Thread painting with Island Batik and Aurifil Thread is always so challenging for me. My first experience with thread painting was back in 2019. It was a little intimidating at first but once I started it was enjoyable. I really should practice because I love the results.
PINK LAND IGUANA by Aurifil
3 LARGE SPOOLS COTTON 40WT
2410 — 2425 — 2530
This article is sponsored by Island Batik and industry partners: AccuQuilt, Hobbs Batting, Schmetz Needles and Aurifil Thread. Island Batik is a US based manufacturer, importer and distributor of cotton batik, rayon batik and hand-printed cotton from Indonesia. See dislosure
In July box 2 from Island Batik and its partners included this color builder from Aurifil Thread. This year their color builders include a series inspired by Endangered Animals, you can see more here. The collection I received was Pink Land Iguana, seriously, did you know this critter even existed?
We watch a lot of Discovery and Animal Planet but this critter was new to me until receiving this thread. What do you suppose Marlin Perkins would have shared about the Pink Land Iguana? Most likely more in one hour than there is available on the web but I’ll try to sum it up for this platform.
It was first spotted by park rangers in 1986 but it wasn’t identified as a different species until 2009. How could a species some 1.5 million years old be around that long without being discovered? Well, the northern slope of the Wolf Volcano is forbidden,uninhabitable and difficult to access. So, don’t plan a expedition tour just to see this creature in its native habitat because it wont happen.
They are mainly herbivores and compete for the fruit and leaves from the prickly pear cactus against other land iguanas, giant tortoises, feral goats and pigs. I read somewhere they have been seen scavenging as well.
Their main threat though is the volcano which is still active. Other threats are rats and feral cats that eat their eggs and babies.
Coloring of the Pink Land Iguana
Pigment in our skin determines what color we are as humans and the same goes for iguanas. The more pigment we have in our hair and skin determines whether we have light hair and skin or dark. Due to the lack of pigmentation in the skin of the Pink Land Iguana they appear pink. I liken them to the human albino who sometimes appear pink in locations where blood vessels sit closest to the surface of our skin.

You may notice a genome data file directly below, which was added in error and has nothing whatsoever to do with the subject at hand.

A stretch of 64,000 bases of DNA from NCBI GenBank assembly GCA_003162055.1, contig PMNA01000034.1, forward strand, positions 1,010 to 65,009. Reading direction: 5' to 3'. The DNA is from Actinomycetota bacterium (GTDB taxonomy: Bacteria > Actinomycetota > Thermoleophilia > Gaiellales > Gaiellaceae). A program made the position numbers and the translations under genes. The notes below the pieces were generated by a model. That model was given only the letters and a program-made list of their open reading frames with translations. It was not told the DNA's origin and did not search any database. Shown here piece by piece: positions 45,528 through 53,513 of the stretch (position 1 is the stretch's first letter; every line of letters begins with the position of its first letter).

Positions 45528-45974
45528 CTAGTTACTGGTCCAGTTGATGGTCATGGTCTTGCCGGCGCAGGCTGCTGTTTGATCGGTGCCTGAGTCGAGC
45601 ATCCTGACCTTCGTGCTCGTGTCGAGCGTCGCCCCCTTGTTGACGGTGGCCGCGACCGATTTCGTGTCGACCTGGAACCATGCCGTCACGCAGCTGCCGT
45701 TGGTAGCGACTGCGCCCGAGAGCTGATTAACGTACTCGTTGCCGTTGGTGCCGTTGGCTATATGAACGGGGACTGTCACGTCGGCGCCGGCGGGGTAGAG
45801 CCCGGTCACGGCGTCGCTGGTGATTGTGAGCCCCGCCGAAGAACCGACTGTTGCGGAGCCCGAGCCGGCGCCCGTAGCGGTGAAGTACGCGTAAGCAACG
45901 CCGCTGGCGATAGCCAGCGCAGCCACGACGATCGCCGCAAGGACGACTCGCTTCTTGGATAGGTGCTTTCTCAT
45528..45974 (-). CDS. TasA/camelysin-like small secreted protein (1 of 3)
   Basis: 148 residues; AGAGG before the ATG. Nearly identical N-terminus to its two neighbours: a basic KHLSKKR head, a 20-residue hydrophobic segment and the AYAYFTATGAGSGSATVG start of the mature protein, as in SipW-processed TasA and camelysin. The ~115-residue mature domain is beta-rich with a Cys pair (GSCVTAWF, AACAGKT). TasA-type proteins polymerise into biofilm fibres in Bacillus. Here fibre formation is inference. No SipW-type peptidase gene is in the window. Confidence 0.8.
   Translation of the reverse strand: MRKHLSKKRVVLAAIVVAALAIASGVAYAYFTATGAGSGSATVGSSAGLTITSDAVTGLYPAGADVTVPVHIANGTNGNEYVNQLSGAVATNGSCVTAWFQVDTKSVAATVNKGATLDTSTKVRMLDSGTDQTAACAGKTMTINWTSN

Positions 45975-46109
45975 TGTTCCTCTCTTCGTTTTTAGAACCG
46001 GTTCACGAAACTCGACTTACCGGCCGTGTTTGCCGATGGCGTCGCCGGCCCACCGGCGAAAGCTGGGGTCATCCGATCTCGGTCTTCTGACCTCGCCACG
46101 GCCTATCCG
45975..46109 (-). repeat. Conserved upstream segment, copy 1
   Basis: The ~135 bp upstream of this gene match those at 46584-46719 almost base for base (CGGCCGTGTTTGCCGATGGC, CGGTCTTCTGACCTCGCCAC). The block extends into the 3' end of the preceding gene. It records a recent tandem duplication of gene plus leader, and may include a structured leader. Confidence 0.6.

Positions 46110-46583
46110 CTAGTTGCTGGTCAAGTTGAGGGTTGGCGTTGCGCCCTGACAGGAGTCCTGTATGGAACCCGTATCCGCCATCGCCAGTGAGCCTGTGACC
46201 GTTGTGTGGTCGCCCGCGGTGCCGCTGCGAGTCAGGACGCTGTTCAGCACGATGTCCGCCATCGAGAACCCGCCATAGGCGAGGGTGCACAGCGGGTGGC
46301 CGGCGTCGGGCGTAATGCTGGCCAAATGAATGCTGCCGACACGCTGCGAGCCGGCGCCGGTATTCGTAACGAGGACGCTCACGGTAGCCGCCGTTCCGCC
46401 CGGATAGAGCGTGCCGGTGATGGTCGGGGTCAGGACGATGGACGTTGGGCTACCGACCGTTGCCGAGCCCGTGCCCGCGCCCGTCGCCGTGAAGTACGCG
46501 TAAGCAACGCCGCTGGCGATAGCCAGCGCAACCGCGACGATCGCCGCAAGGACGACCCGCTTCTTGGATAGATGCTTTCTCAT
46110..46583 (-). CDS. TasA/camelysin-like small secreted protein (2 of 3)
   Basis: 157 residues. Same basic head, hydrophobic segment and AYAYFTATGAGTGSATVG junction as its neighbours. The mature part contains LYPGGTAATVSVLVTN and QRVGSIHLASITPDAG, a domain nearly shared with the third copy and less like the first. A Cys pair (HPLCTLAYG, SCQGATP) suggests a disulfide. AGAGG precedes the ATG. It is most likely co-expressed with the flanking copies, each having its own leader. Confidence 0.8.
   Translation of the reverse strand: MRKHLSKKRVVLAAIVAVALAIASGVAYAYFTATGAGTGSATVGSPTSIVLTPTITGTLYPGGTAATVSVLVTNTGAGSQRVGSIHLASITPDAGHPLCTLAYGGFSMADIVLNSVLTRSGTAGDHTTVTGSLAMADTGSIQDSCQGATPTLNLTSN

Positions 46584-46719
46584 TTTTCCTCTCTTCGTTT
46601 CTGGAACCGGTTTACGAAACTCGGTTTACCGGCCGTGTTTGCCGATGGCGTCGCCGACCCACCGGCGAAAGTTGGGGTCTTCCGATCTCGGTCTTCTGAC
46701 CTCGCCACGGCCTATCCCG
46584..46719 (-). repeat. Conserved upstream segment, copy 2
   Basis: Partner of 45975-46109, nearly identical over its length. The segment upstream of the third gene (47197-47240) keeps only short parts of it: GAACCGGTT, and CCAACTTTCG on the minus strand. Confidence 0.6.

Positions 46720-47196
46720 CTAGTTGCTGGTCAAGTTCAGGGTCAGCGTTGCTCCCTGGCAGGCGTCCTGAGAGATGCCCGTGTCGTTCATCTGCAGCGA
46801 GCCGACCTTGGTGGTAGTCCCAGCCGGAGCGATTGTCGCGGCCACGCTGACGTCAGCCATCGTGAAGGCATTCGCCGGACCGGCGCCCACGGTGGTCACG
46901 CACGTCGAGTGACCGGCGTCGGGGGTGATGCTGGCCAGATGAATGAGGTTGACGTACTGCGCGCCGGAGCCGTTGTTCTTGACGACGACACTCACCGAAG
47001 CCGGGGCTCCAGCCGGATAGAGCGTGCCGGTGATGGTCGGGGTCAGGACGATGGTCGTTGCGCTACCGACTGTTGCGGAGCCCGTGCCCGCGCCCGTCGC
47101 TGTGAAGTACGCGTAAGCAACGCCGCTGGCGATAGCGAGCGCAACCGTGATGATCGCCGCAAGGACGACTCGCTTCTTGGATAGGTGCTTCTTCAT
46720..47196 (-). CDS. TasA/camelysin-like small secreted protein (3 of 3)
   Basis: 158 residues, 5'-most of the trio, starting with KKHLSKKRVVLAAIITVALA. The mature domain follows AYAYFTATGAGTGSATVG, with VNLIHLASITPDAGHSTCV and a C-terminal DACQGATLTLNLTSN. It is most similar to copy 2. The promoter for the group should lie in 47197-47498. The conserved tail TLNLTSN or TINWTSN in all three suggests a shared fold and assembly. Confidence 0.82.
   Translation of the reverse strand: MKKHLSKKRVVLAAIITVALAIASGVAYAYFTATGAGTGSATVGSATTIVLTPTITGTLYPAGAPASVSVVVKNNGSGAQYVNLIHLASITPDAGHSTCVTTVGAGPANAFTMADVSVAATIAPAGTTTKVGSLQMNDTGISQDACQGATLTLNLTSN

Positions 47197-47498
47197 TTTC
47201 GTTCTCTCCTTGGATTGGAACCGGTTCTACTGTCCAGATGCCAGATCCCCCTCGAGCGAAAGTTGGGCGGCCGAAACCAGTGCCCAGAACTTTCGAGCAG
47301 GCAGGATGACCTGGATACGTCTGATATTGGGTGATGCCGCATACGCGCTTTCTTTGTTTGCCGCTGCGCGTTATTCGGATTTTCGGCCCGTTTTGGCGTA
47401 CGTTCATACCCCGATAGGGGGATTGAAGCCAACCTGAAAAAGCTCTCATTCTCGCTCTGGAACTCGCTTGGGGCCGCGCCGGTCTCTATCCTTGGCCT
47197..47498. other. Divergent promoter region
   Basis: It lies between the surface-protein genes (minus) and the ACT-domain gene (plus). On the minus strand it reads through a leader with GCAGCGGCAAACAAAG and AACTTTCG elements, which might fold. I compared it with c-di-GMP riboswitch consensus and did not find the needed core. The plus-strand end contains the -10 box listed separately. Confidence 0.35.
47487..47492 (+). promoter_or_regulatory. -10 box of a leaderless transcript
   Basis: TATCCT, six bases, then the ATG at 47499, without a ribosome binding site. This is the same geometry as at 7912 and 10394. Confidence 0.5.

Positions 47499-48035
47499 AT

There are currently 192-200 Pink Land Iguanas in existence and conservation efforts have begun. This critically endangered species, when located are marked for identification, measured and blood drawn to check their health. I’m uncertain if a captive breeding program exists.
What an amazing world we live in.
When they’re gone…
they’re gone forever! First I thought I would do some applique, then I tried applique with a black tulle before thread painting to color the areas around the bottom.
It was looking okay but thread painting inside those areas didn’t give the desired affect I was looking for .
Next, I decided to draw the Pink Land Iguana on Ultra Solvy but first I had to glue two pieces together to make it large enough. Then I just pinned it to Island Batik Solid Lt Gray for a background.
First I free-motion stitched all the drawn lines with the darkest pink in the collection.
Not too bad, I can live with this, much better than my 2 previous beginnings.
The thread painting begins with lots of pebbles all over using 2410- the lightest shade in the collection.
Lots and lots of pebbles for a second layer and some straight lines in the top fin.
Next using 2425-med shade I added more pebbles, softened the darker lines and added a little more detail to the top fin (?), sorry I don’t know what that is called. Using 2530-darkest shade I began coloring in the darker areas. I did discover that I could use yet a darker shade of Aurifil (not included in Color Builder) 1103 in the bobbin with the lighter shades in the top to darken the threads here and there a bit.
The Ultra Solvy needed rinsed out and I wasn’t sure what was going to happen so photo first just in case in went downhill.
Rinsed and dried. There seriously has to be a stabilizer to prevent all this drawing of fabric after stitching.
So. After a good pressing I cut the iguana from my gray solid. At this point the iguana was more like an oversized embroidered patch.
Appliqued it to Rice which is from the Island Batik Foundations Collection.
Cut some letters using Heat N Bond Ultra. Layered the piece with a scrap piece of Hobbs Batting and Island Batik white solid for backing. Oh, added some prickly pear.
Did you know if you have a fabric and the color needs to be just a little darker you can use black Heat and Bond to darken? That’s what I did for my lettering with scraps from a previous project.
I decided to try facing the piece instead of a traditional binding following this tutorial here by fellow IBA Brianna.
All of this was completed using Schmetz Microtex Chrome 70/10. At first I was a little worried since this needle is so fine but I encountered no issues at all. This has been my go to needle for everything lately.
Thank you Island Batik, Hobbs Batting, Schmetz Needles and Aurifil Thread.
Click the logo to see what the other Ambassadors are up to.
Join me every Thursday